Just in case you hadn't already worked it out for yourself, the results of a new survey have proved that women do more housework than men.
Yes, I know, it's a shock. Better sit down and have a strong cup of tea. After you've done the vacuuming, that is.
Anyway, this new analysis by the Institute for Public Policy Research shows that eight out ten married women do most of the domestic drudgery, while just one in ten married men does an equal amount as his wife.
The only real surprise here is that 13% per cent of women say that their husband does more cleaning than they do. I don't know (or know of) any man who does more than his fair share, do you?
The average man's lack of enthusiasm for doing much more than grudgingly emptying the bins or loading the dishwasher explains why almost half of women spend an astonishing 13 hours or more per week keeping the house ship-shape. Given that most women also have jobs, and bear the brunt of childcare responsibilities, you have to wonder where they find the time, let alone the energy.
Of course, for those of us that don't have a spare 13 hours to spend scrubbing the loo and scraping blackened goo from the bottom of the oven, there is another way: you could just hire a cleaner.
Last year, a survey by Churchill Home Insurance found that over six million Britons now employ domestic help, usually because they don't have the time to clean their own house, and sometimes just because they don't particularly want to.
But is it acceptable to have a cleaner or is it a bit embarrassing, not to mention anti-feminist, to pay another woman - and cleaners are usually women - to do your dirty work?
I admit that a few years ago, I had a cleaner. But unfortunately, when the recession hit, she was a luxury that we decided we could do without. Over three years on, I still miss her. So do my (slightly grubby) wooden floors, my (overflowing) ironing basket and my (limescale encrusted) bathroom fittings.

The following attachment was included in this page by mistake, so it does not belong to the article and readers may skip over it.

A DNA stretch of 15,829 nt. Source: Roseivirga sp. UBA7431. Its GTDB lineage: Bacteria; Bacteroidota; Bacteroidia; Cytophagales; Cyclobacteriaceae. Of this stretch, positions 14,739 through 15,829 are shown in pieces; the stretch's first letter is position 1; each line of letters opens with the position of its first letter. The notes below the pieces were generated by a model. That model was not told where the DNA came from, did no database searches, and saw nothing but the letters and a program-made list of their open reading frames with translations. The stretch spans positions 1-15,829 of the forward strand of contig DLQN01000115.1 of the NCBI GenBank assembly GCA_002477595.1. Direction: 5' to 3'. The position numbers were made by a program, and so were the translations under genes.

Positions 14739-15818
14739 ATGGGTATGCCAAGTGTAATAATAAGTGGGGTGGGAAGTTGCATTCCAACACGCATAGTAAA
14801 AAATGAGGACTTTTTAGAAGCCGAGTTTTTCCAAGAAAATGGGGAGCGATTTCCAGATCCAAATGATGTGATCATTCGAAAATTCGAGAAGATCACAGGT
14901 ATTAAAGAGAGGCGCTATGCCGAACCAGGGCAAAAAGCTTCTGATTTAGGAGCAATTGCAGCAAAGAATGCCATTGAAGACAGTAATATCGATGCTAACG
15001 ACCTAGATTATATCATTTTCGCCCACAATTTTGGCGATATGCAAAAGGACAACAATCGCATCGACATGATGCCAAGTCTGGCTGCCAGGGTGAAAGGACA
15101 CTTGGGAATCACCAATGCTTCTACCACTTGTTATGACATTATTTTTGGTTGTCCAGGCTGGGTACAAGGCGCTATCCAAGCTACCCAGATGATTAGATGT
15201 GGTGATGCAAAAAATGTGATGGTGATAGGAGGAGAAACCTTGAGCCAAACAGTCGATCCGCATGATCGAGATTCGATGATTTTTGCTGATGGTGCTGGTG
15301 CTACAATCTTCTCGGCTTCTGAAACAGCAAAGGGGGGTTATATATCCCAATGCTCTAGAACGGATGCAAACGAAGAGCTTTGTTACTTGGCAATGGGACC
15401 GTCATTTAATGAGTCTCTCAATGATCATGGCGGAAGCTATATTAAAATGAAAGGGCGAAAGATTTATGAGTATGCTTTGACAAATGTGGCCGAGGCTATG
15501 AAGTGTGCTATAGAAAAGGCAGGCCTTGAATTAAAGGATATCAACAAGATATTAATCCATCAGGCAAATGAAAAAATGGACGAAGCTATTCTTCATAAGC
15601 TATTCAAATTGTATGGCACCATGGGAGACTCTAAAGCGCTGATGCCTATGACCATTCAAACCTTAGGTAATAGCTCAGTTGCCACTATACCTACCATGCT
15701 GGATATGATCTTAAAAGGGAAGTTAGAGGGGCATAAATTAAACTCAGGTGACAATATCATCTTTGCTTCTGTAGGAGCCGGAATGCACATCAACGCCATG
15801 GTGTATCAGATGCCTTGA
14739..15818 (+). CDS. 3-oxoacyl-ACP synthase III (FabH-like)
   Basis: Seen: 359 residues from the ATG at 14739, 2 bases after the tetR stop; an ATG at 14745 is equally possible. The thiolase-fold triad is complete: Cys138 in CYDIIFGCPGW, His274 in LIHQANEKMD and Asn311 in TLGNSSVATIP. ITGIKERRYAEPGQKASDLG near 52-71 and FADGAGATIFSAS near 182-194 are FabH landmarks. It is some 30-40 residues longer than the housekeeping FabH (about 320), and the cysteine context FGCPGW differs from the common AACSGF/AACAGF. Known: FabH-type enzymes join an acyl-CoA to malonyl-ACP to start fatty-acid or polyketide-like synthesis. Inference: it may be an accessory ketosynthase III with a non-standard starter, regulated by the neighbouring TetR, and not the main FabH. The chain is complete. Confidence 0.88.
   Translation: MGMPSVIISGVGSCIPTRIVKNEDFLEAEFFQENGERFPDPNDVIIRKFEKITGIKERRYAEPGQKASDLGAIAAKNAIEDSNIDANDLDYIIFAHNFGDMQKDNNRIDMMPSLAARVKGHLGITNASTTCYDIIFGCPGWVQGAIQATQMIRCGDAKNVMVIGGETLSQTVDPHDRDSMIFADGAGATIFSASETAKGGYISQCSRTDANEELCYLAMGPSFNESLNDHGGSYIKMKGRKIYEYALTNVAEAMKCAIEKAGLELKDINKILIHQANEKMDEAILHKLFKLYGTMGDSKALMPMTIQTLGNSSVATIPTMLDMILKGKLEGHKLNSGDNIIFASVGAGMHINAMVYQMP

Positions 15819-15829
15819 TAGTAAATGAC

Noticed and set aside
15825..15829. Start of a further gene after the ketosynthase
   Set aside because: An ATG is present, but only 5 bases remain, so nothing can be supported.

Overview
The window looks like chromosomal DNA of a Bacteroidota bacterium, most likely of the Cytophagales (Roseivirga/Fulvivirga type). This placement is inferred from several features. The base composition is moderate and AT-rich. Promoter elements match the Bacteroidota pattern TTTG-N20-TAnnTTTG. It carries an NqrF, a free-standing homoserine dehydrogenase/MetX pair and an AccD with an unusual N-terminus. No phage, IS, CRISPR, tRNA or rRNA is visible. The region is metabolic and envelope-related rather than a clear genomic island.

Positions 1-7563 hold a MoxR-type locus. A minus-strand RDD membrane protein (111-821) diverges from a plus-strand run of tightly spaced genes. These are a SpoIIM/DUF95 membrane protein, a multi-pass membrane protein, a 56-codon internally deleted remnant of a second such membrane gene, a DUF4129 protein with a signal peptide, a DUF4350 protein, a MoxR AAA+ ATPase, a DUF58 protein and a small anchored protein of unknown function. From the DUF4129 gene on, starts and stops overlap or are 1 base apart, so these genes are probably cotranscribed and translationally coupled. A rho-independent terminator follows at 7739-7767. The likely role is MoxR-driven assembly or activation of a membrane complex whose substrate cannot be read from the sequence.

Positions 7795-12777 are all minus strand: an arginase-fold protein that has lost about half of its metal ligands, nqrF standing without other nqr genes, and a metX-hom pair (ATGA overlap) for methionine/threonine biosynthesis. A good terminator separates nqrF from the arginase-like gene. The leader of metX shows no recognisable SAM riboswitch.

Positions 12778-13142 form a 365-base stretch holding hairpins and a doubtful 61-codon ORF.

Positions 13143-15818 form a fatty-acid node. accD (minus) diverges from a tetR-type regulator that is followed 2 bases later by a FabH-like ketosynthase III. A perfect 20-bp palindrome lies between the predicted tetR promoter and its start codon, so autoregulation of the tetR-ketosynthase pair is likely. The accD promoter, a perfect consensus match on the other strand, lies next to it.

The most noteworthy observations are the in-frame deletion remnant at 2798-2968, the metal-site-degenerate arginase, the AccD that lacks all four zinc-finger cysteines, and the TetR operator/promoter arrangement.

However, wonderful as it was to have a clean and tidy house without having to lift a finger, I never felt entirely at ease with paying for the privilege. And, as I've always worked from home, I always felt uncomfortable sitting at my desk while another woman cleaned up around me. So I usually made myself scarce for a couple of hours, just so that I wouldn't get 'under her feet'.
I was also guilty of tidying up before the cleaner came - but then it's a rare woman who would leave dirty dishes in the sink, skid marks in the loo and yesterday's knickers on the floor for someone else to deal with. Not only is it disrespectful, it also makes you look like a complete slattern.
Then, of course, there's the feminist angle. Some argue that hiring a cleaner serves only to reinforce the idea that cleaning is 'women's work' - and if you can't be bothered to do it yourself, then you shouldn't demean another women by getting her to do it for you.
But then, at a time when the number of women out of work is the highest it has been in 25 years, surely it's a positive thing to offer someone work - provided that you're paying them fairly.
Let's not forget, that many small businesses - especially in the service sector - are owned and run by women, so it's possible that your cleaner is earning as much, if not more, than you do.
Alternatively, you could redress the balance by hiring a man to do your cleaning, but most male cleaning agencies seem to specialise in 'nearly naked' hunks who can pop round to your pad in a pinny and put some sparkle into more than just your kitchen surfaces.
And while watching your partner mop the floor, wash up and do the ironing could well constitute foreplay to many time-poor women, watching a (naked) stranger do it would be plain embarrassing, not to mention unhygienic.
While it would be great if men and women could work out a way to share the housework equally, I can't see it happening in the near future.
So if you can't find the time or the inclination to do your own cleaning then, if you can afford it, I think it makes perfect sense to hire a cleaner.
Yes, maybe you will feel a bit uncomfortable about her stuffing your smalls into the washing machine or worry that she tells all her friends that you're the messiest person she's ever met.
But that's got to be better than spending Saturday morning arguing with your other half about whose turn it is to clean the grill pan, hasn't it?
By: Ceri Roberts